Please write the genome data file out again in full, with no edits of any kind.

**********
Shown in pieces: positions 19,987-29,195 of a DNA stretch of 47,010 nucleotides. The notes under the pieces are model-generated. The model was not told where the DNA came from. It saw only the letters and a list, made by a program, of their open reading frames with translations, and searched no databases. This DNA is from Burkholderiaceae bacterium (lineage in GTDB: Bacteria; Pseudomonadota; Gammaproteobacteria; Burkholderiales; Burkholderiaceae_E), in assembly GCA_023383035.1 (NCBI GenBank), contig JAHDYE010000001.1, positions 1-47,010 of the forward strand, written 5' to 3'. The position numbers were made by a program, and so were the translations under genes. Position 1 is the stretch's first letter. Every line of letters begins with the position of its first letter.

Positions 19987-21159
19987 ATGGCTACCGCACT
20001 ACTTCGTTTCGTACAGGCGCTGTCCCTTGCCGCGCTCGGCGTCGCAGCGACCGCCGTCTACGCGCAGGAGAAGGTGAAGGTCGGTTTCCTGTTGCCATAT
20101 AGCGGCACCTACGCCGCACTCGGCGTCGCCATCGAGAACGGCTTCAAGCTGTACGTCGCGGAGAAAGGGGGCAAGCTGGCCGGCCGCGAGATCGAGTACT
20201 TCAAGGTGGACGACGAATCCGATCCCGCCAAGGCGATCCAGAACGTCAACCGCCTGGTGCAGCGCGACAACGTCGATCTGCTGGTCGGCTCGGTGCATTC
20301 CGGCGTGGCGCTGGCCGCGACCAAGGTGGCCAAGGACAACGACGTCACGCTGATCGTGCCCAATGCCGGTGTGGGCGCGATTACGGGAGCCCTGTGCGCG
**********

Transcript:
Shown in pieces: positions 19,987-29,195 of a DNA stretch of 47,010 nucleotides. The notes under the pieces are model-generated. The model was not told where the DNA came from. It saw only the letters and a list, made by a program, of their open reading frames with translations, and searched no databases. This DNA is from Burkholderiaceae bacterium (lineage in GTDB: Bacteria; Pseudomonadota; Gammaproteobacteria; Burkholderiales; Burkholderiaceae_E), in assembly GCA_023383035.1 (NCBI GenBank), contig JAHDYE010000001.1, positions 1-47,010 of the forward strand, written 5' to 3'. The position numbers were made by a program, and so were the translations under genes. Position 1 is the stretch's first letter. Every line of letters begins with the position of its first letter.

Positions 19987-21159
19987 ATGGCTACCGCACT
20001 ACTTCGTTTCGTACAGGCGCTGTCCCTTGCCGCGCTCGGCGTCGCAGCGACCGCCGTCTACGCGCAGGAGAAGGTGAAGGTCGGTTTCCTGTTGCCATAT
20101 AGCGGCACCTACGCCGCACTCGGCGTCGCCATCGAGAACGGCTTCAAGCTGTACGTCGCGGAGAAAGGGGGCAAGCTGGCCGGCCGCGAGATCGAGTACT
20201 TCAAGGTGGACGACGAATCCGATCCCGCCAAGGCGATCCAGAACGTCAACCGCCTGGTGCAGCGCGACAACGTCGATCTGCTGGTCGGCTCGGTGCATTC
20301 CGGCGTGGCGCTGGCCGCGACCAAGGTGGCCAAGGACAACGACGTCACGCTGATCGTGCCCAATGCCGGTGTGGGCGCGATTACGGGAGCCCTGTGCGCG